Conclusion: Sony's custom Android user interface is one of the few that is as simple as standard-issue Android, but it puts the slightest bit of polish on top of Ice Cream Sandwich. The decision to keep things basic works well in the Messaging application, which has an elegant interface of gray-based gradients and quick access to attaching photos, notes, or locations. Tapping the attachment button then provides more sharing options for video, sound, or contacts.
Summary: The Sony Xperia TL is the latest in a long line of attempts by Sony to produce the phone that fits comfortably in a smartphone world dominated by Android. Since the company embraced Android with the Xperia X10, it has released an endless flow of devices that have been greeted with excited praise for its hardware prowess and bitter disappointment for its software frustrations.
Conclusion: Part of being a world famous secret agent, James Bond will surely appreciate that he’s finally given a smartphone for his missions – as opposed to the dummy phones of yesterday, though, the Ericsson concept phone in Tomorrow Never Dies was an interesting one. Also, when you take into account the modern hardware and attractive price point of $99.99 that’s attached with the Sony Xperia TL , it has the appeal to make even Bond call it his daily driver.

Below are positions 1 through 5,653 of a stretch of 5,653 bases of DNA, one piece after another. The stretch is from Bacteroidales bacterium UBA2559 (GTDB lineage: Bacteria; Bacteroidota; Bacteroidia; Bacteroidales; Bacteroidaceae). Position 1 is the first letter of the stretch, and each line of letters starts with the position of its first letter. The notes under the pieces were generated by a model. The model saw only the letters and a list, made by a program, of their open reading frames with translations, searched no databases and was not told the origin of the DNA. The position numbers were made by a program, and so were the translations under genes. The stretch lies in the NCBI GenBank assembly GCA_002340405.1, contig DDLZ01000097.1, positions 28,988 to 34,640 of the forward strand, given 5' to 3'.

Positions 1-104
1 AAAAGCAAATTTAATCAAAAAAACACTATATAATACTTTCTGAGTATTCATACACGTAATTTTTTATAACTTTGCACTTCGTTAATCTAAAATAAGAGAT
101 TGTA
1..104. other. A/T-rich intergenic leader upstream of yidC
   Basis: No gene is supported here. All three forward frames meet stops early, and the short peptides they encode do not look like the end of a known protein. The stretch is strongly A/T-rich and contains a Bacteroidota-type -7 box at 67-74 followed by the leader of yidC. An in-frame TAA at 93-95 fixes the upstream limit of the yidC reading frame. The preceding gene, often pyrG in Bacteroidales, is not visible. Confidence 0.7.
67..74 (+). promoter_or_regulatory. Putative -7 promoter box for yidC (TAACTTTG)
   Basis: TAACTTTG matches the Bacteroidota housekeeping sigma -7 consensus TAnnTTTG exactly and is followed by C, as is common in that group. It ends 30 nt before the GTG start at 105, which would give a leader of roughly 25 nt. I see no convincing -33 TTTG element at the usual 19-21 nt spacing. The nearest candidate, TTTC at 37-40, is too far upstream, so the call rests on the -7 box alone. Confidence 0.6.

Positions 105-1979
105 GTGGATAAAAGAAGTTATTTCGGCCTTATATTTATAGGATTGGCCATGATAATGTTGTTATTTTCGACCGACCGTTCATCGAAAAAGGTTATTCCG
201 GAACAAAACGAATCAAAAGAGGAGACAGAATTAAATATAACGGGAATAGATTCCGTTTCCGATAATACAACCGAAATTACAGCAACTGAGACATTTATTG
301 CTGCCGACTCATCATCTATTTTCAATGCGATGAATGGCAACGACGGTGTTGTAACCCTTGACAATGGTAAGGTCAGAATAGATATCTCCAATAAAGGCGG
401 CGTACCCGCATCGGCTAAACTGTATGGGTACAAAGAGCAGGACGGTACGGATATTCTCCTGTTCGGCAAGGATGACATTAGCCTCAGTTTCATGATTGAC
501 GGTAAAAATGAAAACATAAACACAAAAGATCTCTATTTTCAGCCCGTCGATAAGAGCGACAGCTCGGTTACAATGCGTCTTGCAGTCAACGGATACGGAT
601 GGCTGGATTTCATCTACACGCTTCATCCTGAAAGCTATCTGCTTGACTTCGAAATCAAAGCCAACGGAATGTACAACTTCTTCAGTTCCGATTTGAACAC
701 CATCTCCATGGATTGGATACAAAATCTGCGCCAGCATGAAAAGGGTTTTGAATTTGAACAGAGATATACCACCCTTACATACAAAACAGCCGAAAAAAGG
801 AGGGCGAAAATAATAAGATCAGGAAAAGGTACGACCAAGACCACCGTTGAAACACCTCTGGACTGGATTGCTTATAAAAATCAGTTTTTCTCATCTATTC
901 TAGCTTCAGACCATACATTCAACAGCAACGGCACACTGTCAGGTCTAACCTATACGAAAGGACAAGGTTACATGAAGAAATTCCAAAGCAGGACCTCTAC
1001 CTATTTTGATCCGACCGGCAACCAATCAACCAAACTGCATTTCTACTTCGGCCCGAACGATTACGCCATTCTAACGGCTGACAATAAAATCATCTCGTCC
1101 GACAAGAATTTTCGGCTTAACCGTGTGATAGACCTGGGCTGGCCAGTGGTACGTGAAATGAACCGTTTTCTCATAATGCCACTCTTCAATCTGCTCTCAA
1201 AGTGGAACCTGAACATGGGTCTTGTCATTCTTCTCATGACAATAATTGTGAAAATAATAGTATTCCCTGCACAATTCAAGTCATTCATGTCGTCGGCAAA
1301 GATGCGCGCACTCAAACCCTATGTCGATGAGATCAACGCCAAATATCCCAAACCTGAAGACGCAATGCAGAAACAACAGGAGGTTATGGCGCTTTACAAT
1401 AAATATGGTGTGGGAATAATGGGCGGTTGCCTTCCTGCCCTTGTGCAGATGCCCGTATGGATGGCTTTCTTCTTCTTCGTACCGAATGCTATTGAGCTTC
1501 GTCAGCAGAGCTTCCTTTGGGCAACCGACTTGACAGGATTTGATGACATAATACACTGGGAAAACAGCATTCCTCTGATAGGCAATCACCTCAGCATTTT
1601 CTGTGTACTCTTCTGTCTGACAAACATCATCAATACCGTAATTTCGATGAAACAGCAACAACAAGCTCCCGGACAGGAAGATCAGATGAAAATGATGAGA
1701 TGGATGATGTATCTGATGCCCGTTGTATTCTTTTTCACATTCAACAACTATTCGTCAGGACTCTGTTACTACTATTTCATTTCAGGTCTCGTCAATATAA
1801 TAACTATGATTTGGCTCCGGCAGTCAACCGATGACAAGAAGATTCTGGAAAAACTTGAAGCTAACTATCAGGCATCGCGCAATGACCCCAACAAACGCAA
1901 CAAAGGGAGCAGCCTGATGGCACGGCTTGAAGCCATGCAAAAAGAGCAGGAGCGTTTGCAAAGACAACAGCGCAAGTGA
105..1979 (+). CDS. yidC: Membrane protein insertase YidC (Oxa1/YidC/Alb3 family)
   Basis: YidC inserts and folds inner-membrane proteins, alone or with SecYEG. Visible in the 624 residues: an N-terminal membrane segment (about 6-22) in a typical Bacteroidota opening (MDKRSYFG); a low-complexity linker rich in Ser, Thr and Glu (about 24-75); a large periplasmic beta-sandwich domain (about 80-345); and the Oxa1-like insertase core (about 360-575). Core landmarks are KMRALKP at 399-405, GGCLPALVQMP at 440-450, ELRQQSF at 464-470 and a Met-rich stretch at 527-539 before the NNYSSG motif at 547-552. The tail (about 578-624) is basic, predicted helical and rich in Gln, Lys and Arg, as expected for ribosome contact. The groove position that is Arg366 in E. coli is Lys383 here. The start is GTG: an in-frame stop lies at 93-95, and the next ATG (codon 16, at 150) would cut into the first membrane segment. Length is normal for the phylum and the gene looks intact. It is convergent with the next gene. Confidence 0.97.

Pros: Great balance of price & hardware, Sturdy construction, Snaps photos quickly
Cons: Very reflective display and poor viewing angles, Muted call quality, Physical buttons are too crowded
Summary: Gimmicky movie tie-ins aside, the Sony Xperia TL is a very good mid-level Android phone. For $99, consumers get a large HD display, a powerful processor and long battery life. And while the 13-MP isn't the fastest on the block, it captures plenty of detail. The Xperia TL's NFC capabilities also help lend some 007 high-tech cred to the device.
Pros: Strong performance and graphics, Vivid display, Excellent battery life, Sharp 13-MP camera, Clever NFC features